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North Korea news: Kim Jong-un’s sister disappears amid fears of huge power struggle | World | News


Kim Yo-jong has not been seen for more than a month and experts believe she may have gone into hiding amid fears of a power struggling with her despot brother within the regime. The leader is believed to have transferred some of his power to his younger sister as rumours surrounding his health continue to swirl. But she has not been seen in public since July 27, when she stood beside her brother during a military ceremony to mark the anniversary of the end of the Korean War.

And experts now believe she may be staying out of the limelight to avoid being seen to be taking too much power from her brother.

Their uncle, Jang Song-thaek, was previously one of the most powerful figures in North Korea and became de facto leader as their father’s health declined prior to his death in 2011.

But in December 2013, Jang was abruptly accused of being a “counter-revolutionary”, stripped of his posts, and executed.

It comes after speculation Kim Yo-jong, 32, would take over from her brother earlier this year amid health concerns and following reports the despot was dead.

Kim Yo-jong is understood to be already exercising significant influence within the North Korean government.

South Korea politician Ha Tae-kyung said Kim Yo-jong was helping to run the regime with mandated authority from her brother.

He said there had been a “delegation of power” and Kim Jong-un’s authority as leader of the secretive state has been “transferred little by little” to his sister.

READ MORE: Kim Jong-un health: North Korea in deadly new plot to protect despot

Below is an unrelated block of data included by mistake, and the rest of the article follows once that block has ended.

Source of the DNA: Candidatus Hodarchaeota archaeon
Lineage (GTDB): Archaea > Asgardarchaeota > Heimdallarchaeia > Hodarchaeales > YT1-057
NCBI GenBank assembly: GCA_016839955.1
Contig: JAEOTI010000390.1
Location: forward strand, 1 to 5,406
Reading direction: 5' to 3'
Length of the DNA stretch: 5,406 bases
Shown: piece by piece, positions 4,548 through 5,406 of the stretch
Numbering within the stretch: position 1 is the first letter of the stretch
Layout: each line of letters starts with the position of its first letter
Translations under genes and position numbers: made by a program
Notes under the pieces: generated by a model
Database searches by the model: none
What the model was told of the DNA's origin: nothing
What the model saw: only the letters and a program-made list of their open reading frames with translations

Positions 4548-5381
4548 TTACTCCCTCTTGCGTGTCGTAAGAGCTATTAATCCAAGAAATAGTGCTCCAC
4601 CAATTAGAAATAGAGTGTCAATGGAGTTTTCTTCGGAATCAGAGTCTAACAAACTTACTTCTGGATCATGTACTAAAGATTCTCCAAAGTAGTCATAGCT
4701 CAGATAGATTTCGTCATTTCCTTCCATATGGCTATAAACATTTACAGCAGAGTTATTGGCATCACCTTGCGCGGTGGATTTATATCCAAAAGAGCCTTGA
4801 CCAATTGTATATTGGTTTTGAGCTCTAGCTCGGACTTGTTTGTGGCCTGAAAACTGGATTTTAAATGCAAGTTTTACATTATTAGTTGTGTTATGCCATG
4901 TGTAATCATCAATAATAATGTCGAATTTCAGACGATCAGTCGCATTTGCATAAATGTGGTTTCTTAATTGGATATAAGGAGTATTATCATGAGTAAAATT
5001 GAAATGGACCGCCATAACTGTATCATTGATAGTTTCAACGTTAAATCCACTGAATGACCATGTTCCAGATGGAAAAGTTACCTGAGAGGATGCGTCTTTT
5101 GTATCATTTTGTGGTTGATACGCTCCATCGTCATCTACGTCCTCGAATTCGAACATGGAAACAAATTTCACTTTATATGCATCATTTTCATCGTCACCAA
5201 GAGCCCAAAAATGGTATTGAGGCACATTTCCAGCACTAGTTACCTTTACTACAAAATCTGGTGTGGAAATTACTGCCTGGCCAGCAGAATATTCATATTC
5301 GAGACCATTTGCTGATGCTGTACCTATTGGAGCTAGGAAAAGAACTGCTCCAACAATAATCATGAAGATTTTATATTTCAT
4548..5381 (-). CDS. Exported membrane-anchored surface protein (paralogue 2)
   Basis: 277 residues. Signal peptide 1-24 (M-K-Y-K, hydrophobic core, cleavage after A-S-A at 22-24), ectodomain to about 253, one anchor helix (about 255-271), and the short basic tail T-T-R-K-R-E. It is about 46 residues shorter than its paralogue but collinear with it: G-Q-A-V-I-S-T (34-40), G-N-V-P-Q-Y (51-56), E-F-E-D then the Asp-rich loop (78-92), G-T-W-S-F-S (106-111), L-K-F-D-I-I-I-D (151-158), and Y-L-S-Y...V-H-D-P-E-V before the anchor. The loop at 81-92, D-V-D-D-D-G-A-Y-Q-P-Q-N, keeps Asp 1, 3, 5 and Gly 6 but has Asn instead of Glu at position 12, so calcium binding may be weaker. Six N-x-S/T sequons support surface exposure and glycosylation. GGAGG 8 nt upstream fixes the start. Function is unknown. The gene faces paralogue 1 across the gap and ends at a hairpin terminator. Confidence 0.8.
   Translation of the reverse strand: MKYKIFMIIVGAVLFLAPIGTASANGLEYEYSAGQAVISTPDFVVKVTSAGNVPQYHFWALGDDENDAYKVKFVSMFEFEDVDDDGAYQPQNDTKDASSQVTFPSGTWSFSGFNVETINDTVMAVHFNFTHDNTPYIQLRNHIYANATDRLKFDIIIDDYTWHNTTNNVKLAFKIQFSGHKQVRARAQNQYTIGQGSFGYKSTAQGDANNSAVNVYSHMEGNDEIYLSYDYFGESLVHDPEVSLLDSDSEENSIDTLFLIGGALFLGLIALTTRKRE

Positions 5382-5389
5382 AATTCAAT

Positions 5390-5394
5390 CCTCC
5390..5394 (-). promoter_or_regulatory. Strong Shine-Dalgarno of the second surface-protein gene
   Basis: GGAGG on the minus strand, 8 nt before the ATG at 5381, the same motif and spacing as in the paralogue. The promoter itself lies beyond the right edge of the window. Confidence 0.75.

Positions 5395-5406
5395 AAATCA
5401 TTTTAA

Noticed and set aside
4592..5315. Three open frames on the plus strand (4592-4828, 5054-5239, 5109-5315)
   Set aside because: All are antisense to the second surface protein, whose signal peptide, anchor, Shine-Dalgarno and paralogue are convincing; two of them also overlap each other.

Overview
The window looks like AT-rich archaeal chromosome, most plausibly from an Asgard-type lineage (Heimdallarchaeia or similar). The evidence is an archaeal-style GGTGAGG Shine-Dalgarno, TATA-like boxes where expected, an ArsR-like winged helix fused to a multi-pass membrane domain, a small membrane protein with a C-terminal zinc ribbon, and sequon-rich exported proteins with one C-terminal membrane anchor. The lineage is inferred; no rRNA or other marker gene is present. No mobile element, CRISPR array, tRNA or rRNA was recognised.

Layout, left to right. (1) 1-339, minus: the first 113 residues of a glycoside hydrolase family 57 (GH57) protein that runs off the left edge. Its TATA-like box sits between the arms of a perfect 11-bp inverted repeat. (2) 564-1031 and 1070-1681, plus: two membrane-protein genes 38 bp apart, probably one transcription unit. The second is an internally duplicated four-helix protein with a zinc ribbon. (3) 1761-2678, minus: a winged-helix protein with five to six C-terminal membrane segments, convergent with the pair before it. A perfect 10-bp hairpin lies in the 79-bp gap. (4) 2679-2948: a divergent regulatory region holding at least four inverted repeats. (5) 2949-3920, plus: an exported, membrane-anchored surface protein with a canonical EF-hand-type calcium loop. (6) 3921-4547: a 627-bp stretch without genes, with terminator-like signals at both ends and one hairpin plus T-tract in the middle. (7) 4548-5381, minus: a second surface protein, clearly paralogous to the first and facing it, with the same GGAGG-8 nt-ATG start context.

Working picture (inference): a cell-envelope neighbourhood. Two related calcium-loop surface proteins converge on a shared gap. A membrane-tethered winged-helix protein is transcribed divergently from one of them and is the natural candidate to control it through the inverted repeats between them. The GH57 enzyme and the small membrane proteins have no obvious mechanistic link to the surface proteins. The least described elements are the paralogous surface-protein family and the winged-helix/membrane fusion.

He told the Korean Herald: “In regards to Kim Jong-un’s circumstances, ‘delegation of power’ was mentioned.

“Kim Jong-un still exerts absolute power, but in comparison to the past, some of the authority has been transferred little by little.

“Kim Yo-jong is a de facto second-in-command.”

Speaking after a closed-door parliamentary briefing with the National Intelligence Service in South Korea, he said “high stress levels” stemming from Kim’s role in ruling the hermit state were one of the reasons behind the power shift.

He said more authority on economic and military policy has also been delegated to several other senior officials, although at a lower level, possibly to reduce strain on Kim Jong-un as well as help him avoid blame for any failures.

Analyst Cheong Seong-Chang said Kim Yo-jong took over state duties on his behalf, particularly in October 2014, when Kim Jong-un had is understood to have had medical treatment.

She was removed from the politburo in April last year, but was reinstated again earlier this year.

Kim Yo-jong won fame ahead of her brother’s 2019 summit with US President Donald Trump in Vietnam when her efforts to ensure everything went well included holding an ashtray for the North Korean leader at a train station on his journey.

Her prominence in the campaign against South Korea this year highlighted a substantive policy role that goes beyond being merely Kim Jong-un’s assistant.

He said: “Clearly there has been a contingency plan rolled out since early March to bolster Kim Yo-jong’s credentials and have her, if and when necessary, to seize the reins of power should Kim Jong-un become incapacitated.”

Retried US colonel David Maxwell said Kim Yo-jong remained an unknown quantity but could prove to be more brutal than her brother should she take power.

He said: “My speculation — given the reputation and history of the family — is that she would rule with an iron fist.”



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